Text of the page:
Living With L:imitations
Practice Makes Perfect
The old proverb practice makes perfect has been further refined to only perfect practice makes perfect. I am not sure just how perfect my new strategy for success is, but I am going to attempt putting some distance between myself and my need to garden. I am aware Yoda would say “Do not try. Do.” Also my strategy sounds like a chain smoker saying “Well, beginning today I will only smoke one a day.” Whatever the odds, I feel the timing is just right for the practice to begin.
We skipped fall and went straight into winter this year, so that forced me from actively gardening earlier than I normally wander back into the house mumbling under my breath. I was off to a good beginning. Perhaps, just perhaps, if I could shift my focus I would not miss my gardening activity so much (as in no withdrawal symptoms).
The holidays are filling much of the empty space gardening once occupied. Thanksgiving week was filled with three dinners with three families and a lunch with my eldest son. There was all the menu planning and shopping, the cooking for each dinner fingers crossed some dessert would be left over to bring home. Just after Thanksgiving Christmas kicks in with all the decorating inside and out of home. The gift shopping, addressing the cards, special family holiday meals and get togethers. That takes up the month of December. So, November and thus far in December I have hardly missed not being in my garden.
Talk, Talk, Talk
It is sometimes said when you can no longer do it, you talk about it. I may have physical limitations on my gardening to be managed, but I can use my memories to share through writing and photography, speaking. Talks are scheduled for the coming year. I have an editor for my book “A Gardener Grounded” and we hope to have the book in publication by February. Meanwhile, I am working on a new talk Alternative Gardening to accompany the book. Just in case there are some empty spaces I am completing another book to go into editing soon as the A Gardener Grounded is published. That is quite a bit of talking gardening to keep me occupied. Talks reach into mid-March so I am away from the garden until late winter blooms begin.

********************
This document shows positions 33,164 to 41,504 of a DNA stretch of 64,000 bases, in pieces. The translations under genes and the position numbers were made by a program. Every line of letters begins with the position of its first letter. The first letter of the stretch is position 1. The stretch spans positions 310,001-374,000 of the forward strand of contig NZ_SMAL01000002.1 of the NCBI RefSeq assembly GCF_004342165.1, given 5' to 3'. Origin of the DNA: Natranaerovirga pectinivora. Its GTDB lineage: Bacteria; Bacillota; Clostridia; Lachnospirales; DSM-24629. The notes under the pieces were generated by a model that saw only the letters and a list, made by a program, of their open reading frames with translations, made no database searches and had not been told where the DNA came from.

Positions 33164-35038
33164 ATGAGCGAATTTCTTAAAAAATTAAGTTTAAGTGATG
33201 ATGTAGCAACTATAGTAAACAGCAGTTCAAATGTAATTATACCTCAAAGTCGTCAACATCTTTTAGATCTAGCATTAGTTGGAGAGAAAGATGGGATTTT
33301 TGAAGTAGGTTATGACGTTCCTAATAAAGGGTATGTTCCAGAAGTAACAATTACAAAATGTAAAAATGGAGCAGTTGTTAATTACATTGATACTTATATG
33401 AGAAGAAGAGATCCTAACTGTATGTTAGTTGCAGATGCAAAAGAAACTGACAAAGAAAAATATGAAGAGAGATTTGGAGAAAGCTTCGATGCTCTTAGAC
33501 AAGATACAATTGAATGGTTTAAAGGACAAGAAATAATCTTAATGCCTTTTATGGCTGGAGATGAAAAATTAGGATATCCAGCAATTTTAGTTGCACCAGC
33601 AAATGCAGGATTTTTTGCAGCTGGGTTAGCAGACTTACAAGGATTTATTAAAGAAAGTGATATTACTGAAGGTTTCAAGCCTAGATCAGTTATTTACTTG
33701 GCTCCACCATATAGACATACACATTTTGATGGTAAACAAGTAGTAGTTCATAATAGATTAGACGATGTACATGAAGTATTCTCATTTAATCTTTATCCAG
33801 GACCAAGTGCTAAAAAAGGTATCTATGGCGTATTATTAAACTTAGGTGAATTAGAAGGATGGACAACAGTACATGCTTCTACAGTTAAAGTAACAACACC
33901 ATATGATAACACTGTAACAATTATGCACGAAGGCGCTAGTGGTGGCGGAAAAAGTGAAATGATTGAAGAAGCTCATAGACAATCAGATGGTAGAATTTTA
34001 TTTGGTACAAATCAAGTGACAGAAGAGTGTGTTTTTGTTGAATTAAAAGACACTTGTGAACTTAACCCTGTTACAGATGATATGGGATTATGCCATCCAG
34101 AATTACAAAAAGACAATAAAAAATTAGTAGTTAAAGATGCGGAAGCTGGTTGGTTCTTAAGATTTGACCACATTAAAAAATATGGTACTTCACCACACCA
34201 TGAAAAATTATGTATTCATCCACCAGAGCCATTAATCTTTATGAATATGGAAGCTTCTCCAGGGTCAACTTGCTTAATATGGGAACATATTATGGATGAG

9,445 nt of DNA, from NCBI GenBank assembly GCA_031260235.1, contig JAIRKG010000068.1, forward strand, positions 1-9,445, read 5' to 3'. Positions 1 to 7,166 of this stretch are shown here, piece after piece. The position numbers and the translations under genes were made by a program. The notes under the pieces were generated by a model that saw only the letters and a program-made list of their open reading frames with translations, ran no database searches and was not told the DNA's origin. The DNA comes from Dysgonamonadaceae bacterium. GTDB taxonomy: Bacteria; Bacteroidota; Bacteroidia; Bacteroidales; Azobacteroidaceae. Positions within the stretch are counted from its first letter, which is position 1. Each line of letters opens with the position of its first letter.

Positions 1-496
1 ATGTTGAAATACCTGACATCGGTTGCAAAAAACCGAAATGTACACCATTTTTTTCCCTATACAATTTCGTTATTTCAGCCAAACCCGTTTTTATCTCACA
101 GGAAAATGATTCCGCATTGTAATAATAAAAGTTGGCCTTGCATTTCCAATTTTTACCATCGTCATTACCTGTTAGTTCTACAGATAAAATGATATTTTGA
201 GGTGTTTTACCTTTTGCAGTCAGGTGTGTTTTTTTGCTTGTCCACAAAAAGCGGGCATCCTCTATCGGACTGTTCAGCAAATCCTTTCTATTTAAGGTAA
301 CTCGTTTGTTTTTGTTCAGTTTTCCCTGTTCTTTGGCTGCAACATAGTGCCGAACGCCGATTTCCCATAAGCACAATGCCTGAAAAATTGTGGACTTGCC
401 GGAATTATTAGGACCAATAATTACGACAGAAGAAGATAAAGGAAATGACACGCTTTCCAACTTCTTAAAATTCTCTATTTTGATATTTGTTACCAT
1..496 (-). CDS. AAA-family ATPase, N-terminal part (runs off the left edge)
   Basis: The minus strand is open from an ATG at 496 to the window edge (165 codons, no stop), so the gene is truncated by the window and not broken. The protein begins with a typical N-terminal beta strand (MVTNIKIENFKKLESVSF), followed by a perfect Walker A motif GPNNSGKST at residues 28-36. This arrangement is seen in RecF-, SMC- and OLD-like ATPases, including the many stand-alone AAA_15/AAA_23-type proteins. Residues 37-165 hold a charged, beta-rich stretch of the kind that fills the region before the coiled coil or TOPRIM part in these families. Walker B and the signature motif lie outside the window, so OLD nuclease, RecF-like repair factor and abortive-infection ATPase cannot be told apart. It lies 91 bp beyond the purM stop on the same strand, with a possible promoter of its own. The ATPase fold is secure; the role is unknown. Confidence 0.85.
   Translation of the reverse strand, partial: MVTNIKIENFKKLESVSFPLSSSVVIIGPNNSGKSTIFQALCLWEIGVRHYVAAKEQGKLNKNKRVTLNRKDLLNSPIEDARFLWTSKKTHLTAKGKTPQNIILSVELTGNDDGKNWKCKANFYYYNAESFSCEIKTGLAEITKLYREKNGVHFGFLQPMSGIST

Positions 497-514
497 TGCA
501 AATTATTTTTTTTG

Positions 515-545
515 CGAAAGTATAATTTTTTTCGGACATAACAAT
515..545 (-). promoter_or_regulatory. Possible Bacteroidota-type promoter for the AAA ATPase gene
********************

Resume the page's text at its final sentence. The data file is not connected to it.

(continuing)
The real answer to my practicing withdrawal from my garden will come in late winter to early spring with the new season begins. Anywhere from mid-December through mid-February, depending upon weather, there will be blooms of hellebores in abundance, drifts of snowdrops, and clumps of Adonis. By mid-March the early spring natives will be coming into bloom. I know I will be out there walking the garden and being a part of the design.
The big question will be, will my being away from active gardening over winter be enough for me to have adjusted to stepping back; as in no more new plants? Or, will the distance only enhance my need to get out there for just one more season?